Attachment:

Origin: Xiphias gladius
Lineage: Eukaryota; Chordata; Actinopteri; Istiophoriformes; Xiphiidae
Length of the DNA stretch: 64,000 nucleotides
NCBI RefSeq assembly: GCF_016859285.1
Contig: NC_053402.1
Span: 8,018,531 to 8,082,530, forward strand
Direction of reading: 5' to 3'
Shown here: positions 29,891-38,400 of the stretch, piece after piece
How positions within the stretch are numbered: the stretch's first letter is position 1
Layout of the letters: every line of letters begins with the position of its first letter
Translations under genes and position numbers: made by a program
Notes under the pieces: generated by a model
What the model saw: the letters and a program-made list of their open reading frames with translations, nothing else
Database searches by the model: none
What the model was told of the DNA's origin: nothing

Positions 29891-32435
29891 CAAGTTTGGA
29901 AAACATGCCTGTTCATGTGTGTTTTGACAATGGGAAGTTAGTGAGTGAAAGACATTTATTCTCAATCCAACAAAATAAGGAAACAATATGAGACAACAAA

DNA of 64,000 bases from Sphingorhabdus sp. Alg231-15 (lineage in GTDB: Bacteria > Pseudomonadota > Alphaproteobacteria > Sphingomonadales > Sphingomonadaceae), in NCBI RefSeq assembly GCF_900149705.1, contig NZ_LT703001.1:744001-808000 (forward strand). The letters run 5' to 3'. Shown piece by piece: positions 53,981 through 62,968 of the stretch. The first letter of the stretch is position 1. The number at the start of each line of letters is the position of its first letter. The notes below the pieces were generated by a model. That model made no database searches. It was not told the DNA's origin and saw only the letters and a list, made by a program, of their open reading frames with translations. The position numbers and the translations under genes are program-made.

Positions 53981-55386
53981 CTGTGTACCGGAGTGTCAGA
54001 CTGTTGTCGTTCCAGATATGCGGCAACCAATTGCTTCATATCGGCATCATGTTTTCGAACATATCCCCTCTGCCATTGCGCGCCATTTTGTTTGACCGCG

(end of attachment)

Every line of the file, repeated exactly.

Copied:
Origin: Xiphias gladius
Lineage: Eukaryota; Chordata; Actinopteri; Istiophoriformes; Xiphiidae
Length of the DNA stretch: 64,000 nucleotides
NCBI RefSeq assembly: GCF_016859285.1
Contig: NC_053402.1
Span: 8,018,531 to 8,082,530, forward strand
Direction of reading: 5' to 3'
Shown here: positions 29,891-38,400 of the stretch, piece after piece
How positions within the stretch are numbered: the stretch's first letter is position 1
Layout of the letters: every line of letters begins with the position of its first letter
Translations under genes and position numbers: made by a program
Notes under the pieces: generated by a model
What the model saw: the letters and a program-made list of their open reading frames with translations, nothing else
Database searches by the model: none
What the model was told of the DNA's origin: nothing

Positions 29891-32435
29891 CAAGTTTGGA
29901 AAACATGCCTGTTCATGTGTGTTTTGACAATGGGAAGTTAGTGAGTGAAAGACATTTATTCTCAATCCAACAAAATAAGGAAACAATATGAGACAACAAA

DNA of 64,000 bases from Sphingorhabdus sp. Alg231-15 (lineage in GTDB: Bacteria > Pseudomonadota > Alphaproteobacteria > Sphingomonadales > Sphingomonadaceae), in NCBI RefSeq assembly GCF_900149705.1, contig NZ_LT703001.1:744001-808000 (forward strand). The letters run 5' to 3'. Shown piece by piece: positions 53,981 through 62,968 of the stretch. The first letter of the stretch is position 1. The number at the start of each line of letters is the position of its first letter. The notes below the pieces were generated by a model. That model made no database searches. It was not told the DNA's origin and saw only the letters and a list, made by a program, of their open reading frames with translations. The position numbers and the translations under genes are program-made.

Positions 53981-55386
53981 CTGTGTACCGGAGTGTCAGA
54001 CTGTTGTCGTTCCAGATATGCGGCAACCAATTGCTTCATATCGGCATCATGTTTTCGAACATATCCCCTCTGCCATTGCGCGCCATTTTGTTTGACCGCG